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Located in Chester, this 14-foot teapot is the largest in the world. The teapot represents the significance of the pottery industry in the region since 1938. In 1990, the restoration of this teapot was conducted and completed by a group of citizens from the City of Chester, WV. The World's Largest Teapot has become a major tourist attraction attracting a number of visitors from all over the United States. Come and visit there to learn more about the history behind this giant teapot.


  • World's Largest Teapot postcard from the 1950s.
This is a colorized version of a black and white postcard.
  • Advert for the Ed Tice Food Mart. 118 Carolina Ave, Chester, WV. In the background is the Teapot when it was used as a hot dog stand. Photo from a 1959 Polaris yearbook.
  • World's Largest Teapot postcard from the 1990s. 
The little teapot/creamer on the left is presently in City Hall.
  • World's Largest Teapot today

In 1938, William Devon purchased the barrel in Pennsylvania and shipped it to Chester. After that, the Chester Teapot was constructed by William Devon on Carolina Avenue (also known as State Route 2). As a gigantic wooden hogshead barrel, the Chester Teapot used in advertising campaign of Hire’s Root Beer. With a unique design “A spout and handle were added at this time and the wooden barrel was covered with tin to form the teapot's shape. A large glass ball was placed on top to make the knob of the lid” (1).  To run a concession and souvenir shop, the local teenagers were hired to work inside the Teapot. It created the new image for Devon’s project.

The Chester Teapot was closed for two years during the World War II, and in 1947, the Chester Teapot and Devon’s pottery business were sold to Mary Wecherer and Rhelda Cain. The teapot was used to sell food as well as lawn and garden items. The teapot was operating for business’s profit until the late 1960’s.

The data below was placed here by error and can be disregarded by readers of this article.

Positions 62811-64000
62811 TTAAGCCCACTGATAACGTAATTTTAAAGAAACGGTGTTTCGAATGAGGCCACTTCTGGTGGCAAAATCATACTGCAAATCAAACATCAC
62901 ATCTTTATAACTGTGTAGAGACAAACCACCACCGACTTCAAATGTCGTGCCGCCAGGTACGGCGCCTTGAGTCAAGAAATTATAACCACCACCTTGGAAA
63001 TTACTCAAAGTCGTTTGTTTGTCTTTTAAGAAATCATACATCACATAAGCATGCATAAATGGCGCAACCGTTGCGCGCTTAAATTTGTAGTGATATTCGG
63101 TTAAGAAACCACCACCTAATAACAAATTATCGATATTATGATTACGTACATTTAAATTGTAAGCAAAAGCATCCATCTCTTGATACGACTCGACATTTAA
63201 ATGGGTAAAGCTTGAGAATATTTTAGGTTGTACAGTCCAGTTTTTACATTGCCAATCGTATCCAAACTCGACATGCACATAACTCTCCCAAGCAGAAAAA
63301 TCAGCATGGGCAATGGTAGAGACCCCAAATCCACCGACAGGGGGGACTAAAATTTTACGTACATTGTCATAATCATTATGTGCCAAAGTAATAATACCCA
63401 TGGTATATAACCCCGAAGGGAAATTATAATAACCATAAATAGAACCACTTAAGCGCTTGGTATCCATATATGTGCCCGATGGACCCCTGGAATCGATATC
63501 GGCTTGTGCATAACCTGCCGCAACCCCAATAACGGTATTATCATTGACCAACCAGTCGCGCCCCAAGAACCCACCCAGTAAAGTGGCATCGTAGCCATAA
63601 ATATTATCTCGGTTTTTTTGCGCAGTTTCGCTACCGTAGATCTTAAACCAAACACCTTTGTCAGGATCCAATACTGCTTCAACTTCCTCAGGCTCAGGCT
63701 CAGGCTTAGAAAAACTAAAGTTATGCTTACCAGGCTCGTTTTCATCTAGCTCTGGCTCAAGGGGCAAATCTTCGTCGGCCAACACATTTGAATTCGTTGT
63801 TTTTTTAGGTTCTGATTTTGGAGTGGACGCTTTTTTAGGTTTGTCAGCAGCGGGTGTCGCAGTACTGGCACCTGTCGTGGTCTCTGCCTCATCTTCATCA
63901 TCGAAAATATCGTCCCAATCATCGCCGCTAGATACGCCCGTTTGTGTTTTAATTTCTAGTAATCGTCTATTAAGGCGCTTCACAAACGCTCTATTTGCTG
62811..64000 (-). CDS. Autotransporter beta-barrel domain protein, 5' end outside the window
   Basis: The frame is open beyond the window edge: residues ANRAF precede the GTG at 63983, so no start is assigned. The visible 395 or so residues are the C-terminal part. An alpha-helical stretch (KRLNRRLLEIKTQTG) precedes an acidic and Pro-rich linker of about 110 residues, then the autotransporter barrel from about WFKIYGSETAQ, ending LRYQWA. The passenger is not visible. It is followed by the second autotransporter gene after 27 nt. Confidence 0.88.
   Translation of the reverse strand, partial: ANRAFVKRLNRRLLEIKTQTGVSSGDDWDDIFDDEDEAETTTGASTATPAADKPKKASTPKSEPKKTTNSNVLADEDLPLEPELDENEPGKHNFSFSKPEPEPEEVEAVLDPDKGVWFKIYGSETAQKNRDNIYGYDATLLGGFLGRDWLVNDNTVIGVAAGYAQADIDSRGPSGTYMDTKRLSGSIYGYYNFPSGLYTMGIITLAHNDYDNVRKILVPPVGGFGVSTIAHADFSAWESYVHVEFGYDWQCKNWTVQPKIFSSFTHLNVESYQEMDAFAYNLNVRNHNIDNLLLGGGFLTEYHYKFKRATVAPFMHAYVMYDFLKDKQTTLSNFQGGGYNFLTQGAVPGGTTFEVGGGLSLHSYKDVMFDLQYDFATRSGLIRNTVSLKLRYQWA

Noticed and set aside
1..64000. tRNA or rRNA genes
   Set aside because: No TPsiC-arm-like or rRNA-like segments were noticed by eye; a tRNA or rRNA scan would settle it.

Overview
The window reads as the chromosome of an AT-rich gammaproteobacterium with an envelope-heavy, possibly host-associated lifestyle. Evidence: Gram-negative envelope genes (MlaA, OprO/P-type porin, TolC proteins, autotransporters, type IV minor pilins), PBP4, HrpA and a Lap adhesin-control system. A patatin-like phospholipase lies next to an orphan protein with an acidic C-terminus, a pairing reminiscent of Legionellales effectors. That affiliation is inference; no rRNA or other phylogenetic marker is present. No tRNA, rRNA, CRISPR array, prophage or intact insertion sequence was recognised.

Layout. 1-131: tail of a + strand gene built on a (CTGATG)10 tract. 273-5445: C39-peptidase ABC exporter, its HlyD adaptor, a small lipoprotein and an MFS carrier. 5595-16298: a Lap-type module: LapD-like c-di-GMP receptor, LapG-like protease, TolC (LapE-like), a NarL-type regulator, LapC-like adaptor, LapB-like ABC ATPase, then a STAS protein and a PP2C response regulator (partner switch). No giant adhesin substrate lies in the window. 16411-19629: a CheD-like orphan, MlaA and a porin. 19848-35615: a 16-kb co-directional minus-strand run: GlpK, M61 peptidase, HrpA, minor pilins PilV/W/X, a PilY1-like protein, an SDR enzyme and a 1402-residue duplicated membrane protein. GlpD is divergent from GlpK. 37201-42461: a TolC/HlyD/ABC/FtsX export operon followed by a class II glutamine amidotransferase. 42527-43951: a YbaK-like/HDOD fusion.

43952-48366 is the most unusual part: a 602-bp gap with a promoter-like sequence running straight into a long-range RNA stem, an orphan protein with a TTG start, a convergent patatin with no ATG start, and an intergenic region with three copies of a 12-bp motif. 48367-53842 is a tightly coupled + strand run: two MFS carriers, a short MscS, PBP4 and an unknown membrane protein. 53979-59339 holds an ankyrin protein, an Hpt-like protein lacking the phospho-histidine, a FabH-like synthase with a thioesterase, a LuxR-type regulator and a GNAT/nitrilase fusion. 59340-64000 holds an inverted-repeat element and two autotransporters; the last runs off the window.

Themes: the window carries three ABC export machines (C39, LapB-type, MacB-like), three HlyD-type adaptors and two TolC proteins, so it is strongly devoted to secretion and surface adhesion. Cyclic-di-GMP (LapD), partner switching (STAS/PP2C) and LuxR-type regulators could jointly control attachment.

Thereafter, once again in 1971, the Teapot was purchased by Cecil and Alice Fletcher. The Fletcher had painted the Teapot by the colors of blue and while. And they continued their business by selling pottery and souvenir. However, the Fletchers finally closed their business and shut down the Chester Teapot afterward.

In 1984, C&P Telephone purchased the land where the Teapot stood on. The old building was dismantled and the Teapot was in danger of being torn down. To deal with this danger, a group of citizens led by a Chester native- Geneva Hill was formed to take an action for saving and preserving the Chester Teapot.

After 3 years, in 1987, the Councilwoman Anne Ford had formed a restoration committee to conduct saving project of The Chester Teapot. The restoration of Chester Teapot was started and the teapot was moved to various places in Chester. However, many problems and debates came up and finally the Ford’s committee was disbanded and Chester Teapot’s restoration were halted.

Thereafter, the Teapot was moved to Jennings Randolph Bridge Ramp which is known as a heavily trafficked area at the junction of State Route 2 and U.S. Route 30. Furthermore, the State had donated the property and a fence surround the Chester Teapot. And Tri-State Pottery Festival Association had donated a concrete pad to place the Teapot on. In the summer of 1990, the Teapot’s restoration was completely finished by Sayre Graham, Mayor Roy Cashdollar and other volunteers.  

The Chester Teapot performed itself in the original colors of red and white. On October 12, 1990, the Chester Teapot was dedicated at a ceremony held in Chester’s community center.The Chester Teapot is also known as the World’s Largest Teapot and has become a local attraction where attract a large number of visitors to stop by in their journey

(1)" History of "The World's Largest Teapot". Chester Library WV. Retrieved Mar 17, 2015 from http://chester.lib.wv.us/teapot.html